The resilient story of Lear Green, who escaped slavery in an old wooden sailor’s chest

Mildred Europa Taylor September 09, 2021
Lear Green escaping in her wooden chest. Illustration from The Underground Railroad: A Record of Facts, Authentic Narratives, Letters, Etc. by William Still, 1872. New York Public Library Digital Collections

Although many have heard of the story of Henry ‘Box’ Brown, who mailed himself to freedom in a wooden box, Lear Green’s story is rarely known. Green was an enslaved young woman who made one of the most innovative and daring escapes in history to marry the man she loved. Green was able to escape from her slaveholder, James Noble, in an old wooden sailor’s chest in a long and difficult steamship voyage from Baltimore to Philadelphia.

Slaveholder and butter dealer Noble had “inherited” Green from his mother-in-law. Green, born in 1839, was in her teens when she fell in love with a free Black man, William Adams, who asked her to marry him. Green initially refused because she did not want her children to be born into slavery. “How can I perform the duties of wife and mother while burdened by the shackles of slavery?” Green reportedly asked Adams.

But Green later changed her mind after Adams and his mother, also a free woman, came up with a plan for her to escape. Green, who was now determined to escape the oppression of slavery, purchased an old sailor’s chest and placed various items in it, including “a quilt, a pillow, and a few articles of raiment, with a small quantity of food and a bottle of water.”

Her fiance Adams and his mother fastened the chest with heavy rope, with Green cramped inside. Adam’s mother boarded an Ericsson steamboat in Baltimore and brought the chest with her. The chest was secured with rope and stowed with other freight. During the 18-hour journey to Philadelphia, Adams’ mother snuck into the compartment and from time to time lifted the lid of the chest to check in on Green and allow her a breath of fresh air.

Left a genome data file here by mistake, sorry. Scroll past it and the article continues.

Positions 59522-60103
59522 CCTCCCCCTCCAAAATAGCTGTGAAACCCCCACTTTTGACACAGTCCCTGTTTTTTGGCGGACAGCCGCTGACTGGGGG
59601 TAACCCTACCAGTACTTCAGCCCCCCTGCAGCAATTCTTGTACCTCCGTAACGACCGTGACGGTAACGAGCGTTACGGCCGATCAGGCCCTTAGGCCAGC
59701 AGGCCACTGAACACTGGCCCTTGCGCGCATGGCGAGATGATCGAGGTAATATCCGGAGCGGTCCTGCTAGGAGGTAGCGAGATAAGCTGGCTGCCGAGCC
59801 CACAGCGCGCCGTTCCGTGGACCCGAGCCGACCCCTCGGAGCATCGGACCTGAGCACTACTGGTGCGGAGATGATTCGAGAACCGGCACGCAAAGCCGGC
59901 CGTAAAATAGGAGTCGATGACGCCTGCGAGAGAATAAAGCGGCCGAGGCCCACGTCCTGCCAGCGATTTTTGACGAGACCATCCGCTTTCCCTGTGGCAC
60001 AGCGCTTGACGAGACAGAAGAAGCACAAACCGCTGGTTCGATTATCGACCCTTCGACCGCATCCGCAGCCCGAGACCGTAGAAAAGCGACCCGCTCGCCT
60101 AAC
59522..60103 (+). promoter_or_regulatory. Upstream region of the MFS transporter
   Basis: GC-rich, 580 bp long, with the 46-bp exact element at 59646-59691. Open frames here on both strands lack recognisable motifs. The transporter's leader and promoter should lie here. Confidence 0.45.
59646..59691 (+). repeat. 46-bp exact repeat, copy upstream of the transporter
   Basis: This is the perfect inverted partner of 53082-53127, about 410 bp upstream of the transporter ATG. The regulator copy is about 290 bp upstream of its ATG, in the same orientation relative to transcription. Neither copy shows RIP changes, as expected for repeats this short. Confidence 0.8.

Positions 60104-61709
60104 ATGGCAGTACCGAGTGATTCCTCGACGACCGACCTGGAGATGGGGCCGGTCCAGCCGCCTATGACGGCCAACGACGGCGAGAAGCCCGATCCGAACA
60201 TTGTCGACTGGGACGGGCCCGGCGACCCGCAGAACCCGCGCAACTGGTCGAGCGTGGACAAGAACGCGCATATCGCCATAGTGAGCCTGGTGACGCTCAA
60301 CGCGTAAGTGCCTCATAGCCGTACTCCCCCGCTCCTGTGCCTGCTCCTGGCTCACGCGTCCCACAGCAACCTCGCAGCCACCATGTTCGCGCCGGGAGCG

After 18 hours in the chest, the ship arrived in Philadelphia. Green would meet with Underground Railroad conductor William Still before making her way further North to marry Adams and move to Canada. As expected, Green’s slaveowner Noble named her a fugitive slave, and a manhunt was launched to bring her back. Noble reportedly posted an advertisement of her escape, which read as follows:

“$150 REWARD. Ran away from the subscriber, on Sunday night, 27th inst., my NEGRO GIRL, Lear Green_about 18 years of age, black complexion, round featured, good looking and ordinary size… I have reason to be confident that she was persuaded by a negro man named Wm Adams…he had heard to say he was going to marry the above girl.”

Indeed, Green and Adams married and settled in Elmira, New York. But their joy together was short-lived. After three years of marriage, Green suddenly died at the age of 21 for unknown reasons.

For many people, the disturbing history of the slave trade brings to mind the horrifying experiences enslaved Africans had to go through while working on plantations in the Americas and other parts of the world. Africans were, for centuries, captured and chained down, forced onto ships and taken into new lands against their will. Some even died before getting to their new homes due to the awful experiences on the ships.

For those who survived, it was the start of several hours of work on large plantations with little to eat and with never having to forget their status as property. But the slaves did not simply accept their fate without protest. Slave rebellions were at the time known, while others like Green risked it all to escape to freedom in some daring and ingenious ways.

Last Edited by:Mildred Europa Taylor Updated: September 9, 2021


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